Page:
Fracking ban leads to cash bonus for South Yorkshire force
The Government’s decision to ban fracking amid fears it could cause earthquakes looks set to hand South Yorkshire Police a £1 million “crime fighting” bonus.
Applications to carry out test drilling for fracking had already been made for two sites in the county, with one already granted permission.
Three forces in the North – Lancashire Constabulary, North Yorkshire Police and Nottinghamshire Police – spent more than £13 million over the previous two years providing security for fracking sites, according to a report from the National Audit Office.
And aware of these potential costs, South Yorkshire Police had set aside £1 million as a contingency fund. It says that money can now be spent elsewhere.
Fracking – the process of extracting gas and oil from shale rock wells using highly-pressurised water, sand and chemicals – has attracted widespread opposition from protestors.
South Yorkshire’s police and crime commissioner Dr Alan Billings said: “I welcome the decision by the Government to halt fracking – a decision based on the science.
“Fracking has been hugely controversial and experience elsewhere in the country has shown that fracking has caused worry and anxiety in many communities, stirring deep passions, and has the potential to impact adversely on policing.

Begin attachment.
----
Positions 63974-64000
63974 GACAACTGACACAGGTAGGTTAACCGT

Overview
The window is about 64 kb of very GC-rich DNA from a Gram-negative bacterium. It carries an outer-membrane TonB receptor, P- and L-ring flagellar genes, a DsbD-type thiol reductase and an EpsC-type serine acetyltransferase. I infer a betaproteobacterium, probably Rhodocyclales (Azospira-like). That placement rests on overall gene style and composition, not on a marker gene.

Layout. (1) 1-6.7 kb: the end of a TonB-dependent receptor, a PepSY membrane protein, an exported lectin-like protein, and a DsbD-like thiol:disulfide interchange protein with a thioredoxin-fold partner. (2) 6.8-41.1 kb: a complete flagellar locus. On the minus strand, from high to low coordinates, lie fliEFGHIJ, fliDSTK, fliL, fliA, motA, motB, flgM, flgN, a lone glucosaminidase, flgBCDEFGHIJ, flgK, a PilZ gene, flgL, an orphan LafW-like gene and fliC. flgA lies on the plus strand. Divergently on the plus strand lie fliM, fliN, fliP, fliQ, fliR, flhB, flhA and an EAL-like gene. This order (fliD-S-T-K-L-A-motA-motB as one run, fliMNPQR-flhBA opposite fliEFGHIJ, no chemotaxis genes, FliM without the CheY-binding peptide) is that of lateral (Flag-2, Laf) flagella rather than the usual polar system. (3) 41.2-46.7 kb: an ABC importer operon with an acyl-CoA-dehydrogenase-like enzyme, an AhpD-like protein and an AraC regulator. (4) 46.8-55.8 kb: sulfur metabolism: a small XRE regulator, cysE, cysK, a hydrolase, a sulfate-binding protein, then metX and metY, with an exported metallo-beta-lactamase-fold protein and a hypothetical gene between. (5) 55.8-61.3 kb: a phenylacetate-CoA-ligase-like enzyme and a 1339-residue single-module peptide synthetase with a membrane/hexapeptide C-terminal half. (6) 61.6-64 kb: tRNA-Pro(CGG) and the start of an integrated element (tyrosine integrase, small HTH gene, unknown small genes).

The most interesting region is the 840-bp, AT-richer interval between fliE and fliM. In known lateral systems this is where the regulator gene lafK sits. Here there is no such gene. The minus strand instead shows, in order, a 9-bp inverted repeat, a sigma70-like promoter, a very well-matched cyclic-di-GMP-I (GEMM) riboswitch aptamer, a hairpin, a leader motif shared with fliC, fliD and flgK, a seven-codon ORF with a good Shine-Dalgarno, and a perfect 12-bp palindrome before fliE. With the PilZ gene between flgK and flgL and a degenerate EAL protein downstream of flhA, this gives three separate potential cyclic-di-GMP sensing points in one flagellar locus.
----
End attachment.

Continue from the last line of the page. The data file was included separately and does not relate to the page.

“On the one hand it has cost forces considerable sums of money to police the fracking sites and the protests that have followed. In Lancashire, the cost has been £7 million and in Kirby Misperton in North Yorkshire the costs were running at more than £110,000 per month.
“On the other hand, it has often meant that the police were caught in the middle between contractors going about their work and protesters trying to stop them.”
Dr Billings added: “We set aside £1 million in the budget towards these costs ahead of work beginning at two sites in South Yorkshire – Harthill and Woodsetts. Since this will not now happen that money will be better spent on fighting crime.
“In the meantime, South Yorkshire Police will play their part in reducing the force’s carbon footprint with measures such as solar panels on police station, telematics in cars to ensure better fuel consumption and electric vehicles.”